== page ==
This was the fifth round of rate rationalisation since the GST rollout and came just after Prime Minister Narendra Modi hinted at a public event a few days ahead of the GST Council meeting that his government sought to ensure 99 per cent of items were taxed at 18 per cent or below. A few political parties ruling in States had not taken this peremptory announcement by the Prime Minister sans discussion in the GST Council well. But considering the tangible blow he suffered to his impregnable image in the five State Assembly polls, Mr. Mody’s predicament is understandable.
To be fair to the Centre with the successive rounds of rate cuts generating concern among the States that their share of the pie would be reduced particularly when there is shortfall in revenue yields in recent months, the GST Council discussed the issue. It endorsed the formation of a seven-member Committee of a Group of Ministers to study the revenue trend covering the structural patterns hitting the revenue collections in some States. Experts from technical bodies such as the National Institute of Public Finance and Policy and from the Centre and States would assist the GoM.
The GST Council has decided to create a Centralized Advance Ruling Authority to surmount the piquant situation where conflicting decisions by two or more State Appellate Advance Ruling Authorities create confusion in interpretation. Industry welcomes this as it would help clear ambiguity and assuage concerns of taxpayers operating pan-India in cases of different rulings in different States. Other noteworthy decisions initiated at the Council meeting cover creation of a common ledger for all tax and allied payments, process simplification for exporters and importers and extension of the due date for filing of annual returns and extension of timelines for claiming input credit.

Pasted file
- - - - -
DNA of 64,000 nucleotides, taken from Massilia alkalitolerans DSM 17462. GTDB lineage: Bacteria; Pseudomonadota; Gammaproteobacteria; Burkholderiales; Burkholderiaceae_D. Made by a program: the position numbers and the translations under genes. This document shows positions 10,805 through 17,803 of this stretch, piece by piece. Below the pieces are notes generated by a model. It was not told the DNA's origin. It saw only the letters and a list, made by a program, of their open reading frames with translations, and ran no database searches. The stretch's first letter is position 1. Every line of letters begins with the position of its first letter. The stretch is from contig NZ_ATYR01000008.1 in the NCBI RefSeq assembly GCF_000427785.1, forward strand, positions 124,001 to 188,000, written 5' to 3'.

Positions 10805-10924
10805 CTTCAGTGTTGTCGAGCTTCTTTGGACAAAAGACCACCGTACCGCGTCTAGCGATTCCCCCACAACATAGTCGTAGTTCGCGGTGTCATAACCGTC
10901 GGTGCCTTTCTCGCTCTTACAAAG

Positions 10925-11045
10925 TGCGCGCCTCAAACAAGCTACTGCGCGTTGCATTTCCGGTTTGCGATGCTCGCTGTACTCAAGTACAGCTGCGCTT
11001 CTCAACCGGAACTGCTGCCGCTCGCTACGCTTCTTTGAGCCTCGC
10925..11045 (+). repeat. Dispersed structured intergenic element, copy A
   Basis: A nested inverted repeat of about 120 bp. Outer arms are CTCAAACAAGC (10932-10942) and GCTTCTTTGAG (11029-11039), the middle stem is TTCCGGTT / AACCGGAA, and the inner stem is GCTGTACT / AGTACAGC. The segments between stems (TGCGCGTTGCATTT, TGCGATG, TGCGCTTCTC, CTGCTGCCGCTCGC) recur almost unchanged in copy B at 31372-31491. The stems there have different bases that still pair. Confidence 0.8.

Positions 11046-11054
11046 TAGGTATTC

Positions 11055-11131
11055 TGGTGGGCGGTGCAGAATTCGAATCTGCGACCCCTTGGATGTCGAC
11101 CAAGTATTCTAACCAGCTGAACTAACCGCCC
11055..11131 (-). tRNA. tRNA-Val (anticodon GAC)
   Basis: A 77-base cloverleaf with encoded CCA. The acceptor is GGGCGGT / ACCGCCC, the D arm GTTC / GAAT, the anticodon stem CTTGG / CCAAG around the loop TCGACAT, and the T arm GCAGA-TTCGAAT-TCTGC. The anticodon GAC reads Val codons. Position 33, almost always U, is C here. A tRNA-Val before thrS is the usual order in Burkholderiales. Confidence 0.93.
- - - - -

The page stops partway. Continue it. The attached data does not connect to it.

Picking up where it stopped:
The GST Council must be alert and awake to the follow-up action so that traders and service-providers pass on the duty cut to consumers. No doubt, the anti-profiteering law requires businesses to pass on the benefit of tax cuts as well as tax rebates to consumers. But it is not a perfect law as businesses always have the guile to make surreptitious price adjustments in a free market.
It is time that the unjust enrichment of the mercantile class does not go unpunished and the errant ones are taken to task by rigorous implementation of the laws, even as the intent is implicitly embedded in the letter and spirit of the GST anti-profiteering watchdog, the National Anti-Profiteering Authority (NAPA) to punish the guilty and provide relief to consumers. The stakes are high not only for the consumers as common beneficiaries of reduced tax rates but also for the authorities who bank upon larger receipts through enhanced and buoyant consumption of the populace.
(The author is a freelance economic journalist based in New Delhi and can be reached at [email protected])